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Stories From Feminist Peace Archives and How to Find Them

Hosted by LSE Library and LSE Centre for Women, Peace and Security

Online public event, United Kingdom

Speakers

Vicky Iglikowski-Broad

Principal Diverse Histories Records Specialist at The National Archives

Hannah Lowery

Archivist and Special Collections Manager Special Collections at the University of Bristol

Daniel Payne

Curator for the politics and international relations collections at LSE Library

Chair

Dr Sheri Labenski

Research Officer in the Centre for Women, Peace and Security

This event was recorded. Watch the event recording.

Join us for this online webinar where three speakers will tell some of the fascinating stories from their archives that cover the theme of feminist peace. This event is suitable for anyone interested in finding out more about feminist peace archives, and perhaps those interested in researching these topics further and undertaking archival research.

This event is co-hosted by the LSE Centre for Women, Peace and Security as part of the AHRC project Feminist International Law of Peace and Security, and LSE Library.

The three topics covered are:

Feminist peace archives: the government perspective

Vicky Iglikowski-Broad (The National Archives)

Within the records of central government can be found unexpected and unique insights in to various historic, feminist peace movements. These records however are held for quite different reasons to the other collections represented at this event; fundamentally they are preserved because of some interaction and engagement with government; from the policing of the Greenham Common Women’s Peace Camp to Deputations from Women's Peace Societies to the Cabinet in 1930. This talk will briefly explore the potential of what can be found relating to feminist peace movements and how to locate this material.

Dora Russell and the Women’s Peace Caravan

Ms Hannah Lowery (University of Bristol)

The papers of Dora Russell and the Women's Peace Caravan cover a period of peace activism post World War Two, and prior to the activities of Greenham Common Women (which could also be discussed using Feminist Archive South). I will show some images of petitions and craft work given to Dora Russell and her Caravan as they toured in Europe in 1958. The talk will discuss some of the holdings, and be an opportunity to show how to consult the Feminist Archive South collections

Anti-nuclear campaigners

Daniel Payne (LSE Library)

Both the Women’s Library at LSE and LSE Library collections hold a wealth of material relating to feminist peace, including Greenham Common, the Women’s International League for Peace and Freedom, and anti-nuclear campaigners. This short stalk will explore some of the stories in the archives on the theme, and also offers suggestions on how to find archives on this theme. 

Speaker and chair bios

Vicky Iglikowski-Broad is Principal Diverse Histories Records Specialist at The National Archives and has a research background in women and gender history. In this position Vicky promotes traditionally margionalised historical narratives within this state archive and strives to creatively engage new audiences with the collections. The National Archives are the guardians of over 1,000 years of iconic national documents. We collect and secure the future of the government record, from Shakespeare’s will to tweets from Downing Street, to preserve it for generations to come.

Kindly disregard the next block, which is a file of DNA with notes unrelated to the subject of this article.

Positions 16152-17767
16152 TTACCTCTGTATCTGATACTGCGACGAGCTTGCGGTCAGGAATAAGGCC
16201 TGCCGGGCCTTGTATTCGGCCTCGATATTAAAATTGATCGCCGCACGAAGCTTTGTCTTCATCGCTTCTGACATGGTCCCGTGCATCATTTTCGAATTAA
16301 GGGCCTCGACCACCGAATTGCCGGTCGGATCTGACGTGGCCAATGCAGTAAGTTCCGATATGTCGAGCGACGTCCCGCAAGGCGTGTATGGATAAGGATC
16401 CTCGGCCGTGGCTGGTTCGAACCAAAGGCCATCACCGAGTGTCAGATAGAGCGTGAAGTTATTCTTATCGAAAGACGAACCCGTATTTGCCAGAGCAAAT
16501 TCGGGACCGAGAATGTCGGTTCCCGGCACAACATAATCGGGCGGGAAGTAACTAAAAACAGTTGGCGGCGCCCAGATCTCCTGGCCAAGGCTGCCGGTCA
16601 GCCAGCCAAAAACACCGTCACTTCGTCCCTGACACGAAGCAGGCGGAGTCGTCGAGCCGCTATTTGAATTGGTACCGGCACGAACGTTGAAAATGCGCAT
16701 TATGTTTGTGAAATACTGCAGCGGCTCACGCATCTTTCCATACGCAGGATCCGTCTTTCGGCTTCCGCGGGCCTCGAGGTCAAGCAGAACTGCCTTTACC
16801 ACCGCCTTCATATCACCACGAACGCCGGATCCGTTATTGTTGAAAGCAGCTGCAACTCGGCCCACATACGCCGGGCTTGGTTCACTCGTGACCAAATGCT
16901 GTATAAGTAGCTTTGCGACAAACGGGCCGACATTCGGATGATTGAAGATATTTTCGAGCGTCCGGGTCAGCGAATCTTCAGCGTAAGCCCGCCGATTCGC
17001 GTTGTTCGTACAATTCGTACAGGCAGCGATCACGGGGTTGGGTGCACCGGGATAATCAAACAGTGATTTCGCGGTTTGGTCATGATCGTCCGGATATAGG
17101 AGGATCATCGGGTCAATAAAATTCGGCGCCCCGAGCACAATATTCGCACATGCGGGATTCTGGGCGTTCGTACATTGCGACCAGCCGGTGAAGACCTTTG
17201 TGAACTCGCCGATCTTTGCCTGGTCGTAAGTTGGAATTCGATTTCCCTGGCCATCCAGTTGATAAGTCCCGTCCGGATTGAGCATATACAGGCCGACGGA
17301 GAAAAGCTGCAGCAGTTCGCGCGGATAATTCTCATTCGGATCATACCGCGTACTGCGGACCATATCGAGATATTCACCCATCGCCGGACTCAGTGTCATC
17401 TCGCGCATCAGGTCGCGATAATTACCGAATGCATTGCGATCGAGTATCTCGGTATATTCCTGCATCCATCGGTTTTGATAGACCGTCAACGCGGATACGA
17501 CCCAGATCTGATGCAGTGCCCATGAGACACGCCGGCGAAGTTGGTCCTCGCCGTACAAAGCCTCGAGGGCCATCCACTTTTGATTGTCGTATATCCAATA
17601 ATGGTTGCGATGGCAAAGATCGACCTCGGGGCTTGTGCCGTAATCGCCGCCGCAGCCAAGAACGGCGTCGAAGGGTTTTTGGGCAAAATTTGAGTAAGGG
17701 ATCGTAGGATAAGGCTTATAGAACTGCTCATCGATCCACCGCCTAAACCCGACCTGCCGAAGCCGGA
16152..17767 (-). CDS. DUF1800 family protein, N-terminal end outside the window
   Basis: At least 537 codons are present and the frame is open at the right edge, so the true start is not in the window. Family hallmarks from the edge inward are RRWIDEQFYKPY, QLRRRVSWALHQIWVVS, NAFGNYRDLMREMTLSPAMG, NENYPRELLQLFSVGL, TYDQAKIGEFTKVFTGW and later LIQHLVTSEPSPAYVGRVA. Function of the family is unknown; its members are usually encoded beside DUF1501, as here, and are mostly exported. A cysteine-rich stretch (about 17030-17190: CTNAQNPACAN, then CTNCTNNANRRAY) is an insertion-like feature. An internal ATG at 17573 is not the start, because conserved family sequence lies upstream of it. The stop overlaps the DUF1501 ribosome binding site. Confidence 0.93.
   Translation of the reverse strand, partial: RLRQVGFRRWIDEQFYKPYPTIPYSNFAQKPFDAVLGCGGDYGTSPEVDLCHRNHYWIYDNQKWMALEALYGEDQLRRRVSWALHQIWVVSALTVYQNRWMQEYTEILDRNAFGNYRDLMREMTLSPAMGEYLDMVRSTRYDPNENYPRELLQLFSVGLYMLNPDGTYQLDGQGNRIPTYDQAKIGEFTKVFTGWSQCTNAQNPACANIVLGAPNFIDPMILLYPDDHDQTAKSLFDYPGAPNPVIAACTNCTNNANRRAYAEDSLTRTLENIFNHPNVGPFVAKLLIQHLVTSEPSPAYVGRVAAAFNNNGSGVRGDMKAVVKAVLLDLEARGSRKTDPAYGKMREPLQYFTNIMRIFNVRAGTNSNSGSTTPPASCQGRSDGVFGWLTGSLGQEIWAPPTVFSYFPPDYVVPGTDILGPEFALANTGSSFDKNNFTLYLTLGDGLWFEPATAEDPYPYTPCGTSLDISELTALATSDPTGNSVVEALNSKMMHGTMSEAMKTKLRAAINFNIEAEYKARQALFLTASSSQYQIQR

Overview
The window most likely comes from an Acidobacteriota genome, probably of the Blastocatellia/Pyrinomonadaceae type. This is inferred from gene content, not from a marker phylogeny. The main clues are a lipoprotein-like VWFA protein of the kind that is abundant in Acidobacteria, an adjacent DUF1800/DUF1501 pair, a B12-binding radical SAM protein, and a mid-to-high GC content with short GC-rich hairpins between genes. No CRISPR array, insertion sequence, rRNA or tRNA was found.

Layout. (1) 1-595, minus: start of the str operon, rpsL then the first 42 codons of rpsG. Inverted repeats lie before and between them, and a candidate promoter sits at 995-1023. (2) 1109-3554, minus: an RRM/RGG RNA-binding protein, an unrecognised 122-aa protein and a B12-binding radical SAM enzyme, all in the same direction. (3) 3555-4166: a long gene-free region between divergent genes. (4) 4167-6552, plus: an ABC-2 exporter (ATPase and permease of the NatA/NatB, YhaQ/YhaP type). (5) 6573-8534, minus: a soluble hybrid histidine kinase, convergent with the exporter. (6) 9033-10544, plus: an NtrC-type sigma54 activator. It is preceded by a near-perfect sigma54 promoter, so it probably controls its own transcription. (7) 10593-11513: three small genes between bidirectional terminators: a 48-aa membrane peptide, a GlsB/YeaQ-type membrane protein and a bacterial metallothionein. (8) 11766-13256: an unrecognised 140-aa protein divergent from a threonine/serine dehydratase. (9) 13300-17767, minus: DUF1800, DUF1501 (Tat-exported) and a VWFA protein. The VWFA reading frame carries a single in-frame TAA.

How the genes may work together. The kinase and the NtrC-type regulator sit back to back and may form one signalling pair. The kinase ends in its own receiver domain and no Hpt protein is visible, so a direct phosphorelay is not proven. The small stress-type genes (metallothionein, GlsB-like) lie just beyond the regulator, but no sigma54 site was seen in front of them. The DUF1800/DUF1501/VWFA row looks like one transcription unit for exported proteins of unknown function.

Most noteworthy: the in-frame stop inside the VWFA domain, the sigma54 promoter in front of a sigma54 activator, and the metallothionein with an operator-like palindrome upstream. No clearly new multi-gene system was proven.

Hannah Lowery has been Archivist and Special Collections Manager at the University of Bristol since 1997, and has worked heavily with the Feminist Archive South and allied collections since they were deposited in 2009. @BrisUniSpColl have linked political and activist collections including papers of the Liberal Party, the Women's Liberal Federation, Jane Cobden Unwin, and election addresses and manifestos dating from the 1890s to date. 

Daniel Payne works as the curator for the politics and international relations collections at LSE Library. One of the subject strengths of the collection covers the theme of peace and internationalism, and he carries out various activities to help get the archives out and on display. This includes curating exhibitions (“Give Peace a Chance”, “Journeys to Independence: India, Pakistan and Bangaldesh”, and “What does Brexit mean to you”?) as well as working on various projects to help embed archives in teaching.

Dr Sheri Labenski is a Research Officer in the Centre for Women, Peace and Security, where she works on the ERC funded project Gendered Peace.

The British Library of Political and Economic Science (@LSELibrary) was founded in 1896, a year after the London School of Economics and Political Science. It has been based in the Lionel Robbins Building since 1978 and houses many world class collections, including The Women's Library.

From time to time there are changes to event details so we strongly recommend checking back on this listing on the day of the event if you plan to attend.

Whilst we are hosting this listing, LSE Events does not take responsibility for the running and administration of this event. While we take responsible measures to ensure accurate information is given here this event is ultimately the responsibility of the organisation presenting the event. 

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